By Gabriella Gage
WATERTOWN — Tezeta is a word of great significance in Ethiopia. In Amharic (Semetic language spoken in Ethiopia), it means memory, nostalgia or longing. It is also the name of a type of Ethiopian jazz and the ballads in that style that have been sung by countless Ethiopian singers. More recently, it has served at the linguistic inspiration for “Tezeta [The Ethiopian Armenians,]” a documentary by Armenian-American filmmaker, Aramazt Kalayjian.
The film, currently in production, explores the historic connection between Armenians and Ethiopians, with music serving as the main cultural bridge between the communities. Through the film, its creators hope to preserve the culture legacy of the small, relatively unheard of Armenian community in Ethiopia. “From 40 Armenian orphans adopted by Emperor Haile Selassie after the Genocide to perform as the first imperial orchestra of Ethiopia in 1924, to Alemayhu Eshete, the ‘Elvis’ of Ethiopia, Armenians have left their imprint on the cultural and musical landscape of Ethiopian society,” said, Kalayjian, creator and director of the project.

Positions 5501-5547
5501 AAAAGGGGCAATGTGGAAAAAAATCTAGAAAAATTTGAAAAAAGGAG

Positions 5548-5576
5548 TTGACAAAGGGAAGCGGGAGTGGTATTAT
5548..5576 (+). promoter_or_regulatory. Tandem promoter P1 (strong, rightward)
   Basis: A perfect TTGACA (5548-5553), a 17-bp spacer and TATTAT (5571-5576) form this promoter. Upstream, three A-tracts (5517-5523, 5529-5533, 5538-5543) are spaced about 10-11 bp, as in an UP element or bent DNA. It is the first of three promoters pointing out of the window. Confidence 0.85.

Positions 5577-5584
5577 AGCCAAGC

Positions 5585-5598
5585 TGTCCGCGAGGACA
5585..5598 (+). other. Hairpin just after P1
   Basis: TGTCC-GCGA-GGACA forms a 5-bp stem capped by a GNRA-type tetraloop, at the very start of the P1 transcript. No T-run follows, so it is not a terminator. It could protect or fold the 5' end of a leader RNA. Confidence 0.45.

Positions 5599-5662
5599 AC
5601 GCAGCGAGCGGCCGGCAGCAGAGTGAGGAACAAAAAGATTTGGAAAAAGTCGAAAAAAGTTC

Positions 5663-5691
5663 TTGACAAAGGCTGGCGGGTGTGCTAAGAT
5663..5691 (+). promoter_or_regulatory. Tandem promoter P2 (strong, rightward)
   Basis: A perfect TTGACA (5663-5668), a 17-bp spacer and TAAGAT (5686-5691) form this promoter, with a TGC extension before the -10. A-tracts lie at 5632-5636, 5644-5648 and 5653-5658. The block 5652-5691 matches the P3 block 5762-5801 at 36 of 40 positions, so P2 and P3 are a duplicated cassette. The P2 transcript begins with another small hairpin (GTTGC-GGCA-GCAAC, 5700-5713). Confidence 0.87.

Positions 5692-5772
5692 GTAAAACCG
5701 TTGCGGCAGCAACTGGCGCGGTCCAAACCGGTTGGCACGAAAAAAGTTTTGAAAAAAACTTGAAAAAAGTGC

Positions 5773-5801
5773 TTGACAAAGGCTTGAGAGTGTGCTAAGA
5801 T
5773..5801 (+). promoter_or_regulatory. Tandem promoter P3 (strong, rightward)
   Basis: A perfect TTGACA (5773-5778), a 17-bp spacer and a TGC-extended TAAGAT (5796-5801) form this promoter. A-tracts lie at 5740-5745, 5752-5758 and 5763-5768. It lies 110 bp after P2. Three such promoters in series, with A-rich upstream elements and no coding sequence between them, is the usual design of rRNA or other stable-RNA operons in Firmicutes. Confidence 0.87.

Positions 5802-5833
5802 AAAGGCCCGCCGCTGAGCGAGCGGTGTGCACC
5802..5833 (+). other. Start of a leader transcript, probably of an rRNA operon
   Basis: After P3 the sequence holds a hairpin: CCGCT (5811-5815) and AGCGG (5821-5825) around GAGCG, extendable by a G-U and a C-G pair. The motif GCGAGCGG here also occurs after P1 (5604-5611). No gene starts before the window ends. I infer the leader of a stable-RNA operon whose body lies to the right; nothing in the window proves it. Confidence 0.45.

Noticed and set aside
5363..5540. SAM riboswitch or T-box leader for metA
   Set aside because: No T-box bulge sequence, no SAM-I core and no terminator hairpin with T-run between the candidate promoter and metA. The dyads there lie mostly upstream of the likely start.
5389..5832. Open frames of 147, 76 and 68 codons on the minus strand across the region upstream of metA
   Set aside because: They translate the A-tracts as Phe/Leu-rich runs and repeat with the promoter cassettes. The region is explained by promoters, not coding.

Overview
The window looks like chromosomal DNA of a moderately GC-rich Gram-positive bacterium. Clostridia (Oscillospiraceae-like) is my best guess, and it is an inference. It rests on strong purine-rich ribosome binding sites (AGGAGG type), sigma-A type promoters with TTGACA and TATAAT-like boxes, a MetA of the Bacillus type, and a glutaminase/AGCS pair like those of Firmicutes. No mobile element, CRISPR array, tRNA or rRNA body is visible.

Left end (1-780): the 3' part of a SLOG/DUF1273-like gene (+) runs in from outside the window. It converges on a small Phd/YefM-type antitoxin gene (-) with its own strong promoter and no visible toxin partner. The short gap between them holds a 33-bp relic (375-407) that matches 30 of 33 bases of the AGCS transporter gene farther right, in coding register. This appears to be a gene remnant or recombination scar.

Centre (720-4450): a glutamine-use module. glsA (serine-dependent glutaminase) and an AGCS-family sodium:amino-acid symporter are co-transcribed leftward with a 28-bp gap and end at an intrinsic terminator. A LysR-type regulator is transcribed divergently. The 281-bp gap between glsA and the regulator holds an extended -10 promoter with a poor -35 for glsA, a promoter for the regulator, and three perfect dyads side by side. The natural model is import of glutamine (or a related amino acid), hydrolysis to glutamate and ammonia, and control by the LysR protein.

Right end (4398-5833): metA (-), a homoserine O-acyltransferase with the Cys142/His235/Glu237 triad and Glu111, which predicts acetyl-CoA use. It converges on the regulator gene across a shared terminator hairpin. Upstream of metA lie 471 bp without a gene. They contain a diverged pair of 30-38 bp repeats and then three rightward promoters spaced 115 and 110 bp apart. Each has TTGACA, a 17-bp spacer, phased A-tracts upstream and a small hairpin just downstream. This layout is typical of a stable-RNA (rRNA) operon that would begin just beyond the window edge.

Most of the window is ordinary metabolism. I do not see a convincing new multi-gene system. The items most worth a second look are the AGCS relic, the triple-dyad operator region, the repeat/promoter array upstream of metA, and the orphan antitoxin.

Kalayjian explained, “I chose [Tezeta] as the title for our documentary because of its connection to the music as well as the implied sentiment. ‘tezeta,’ memory, nostalgia, these are what people describe when thinking about the connection between Armenians and Ethiopians.” He added, “Music has been the main cultural vein by which Armenians were able to sustain a connection and impart their musical craft to Ethiopian society. Through the stories and people I mentioned previously, they were able to elevate the level and quality of music performance, composition and appreciation in Ethiopia.”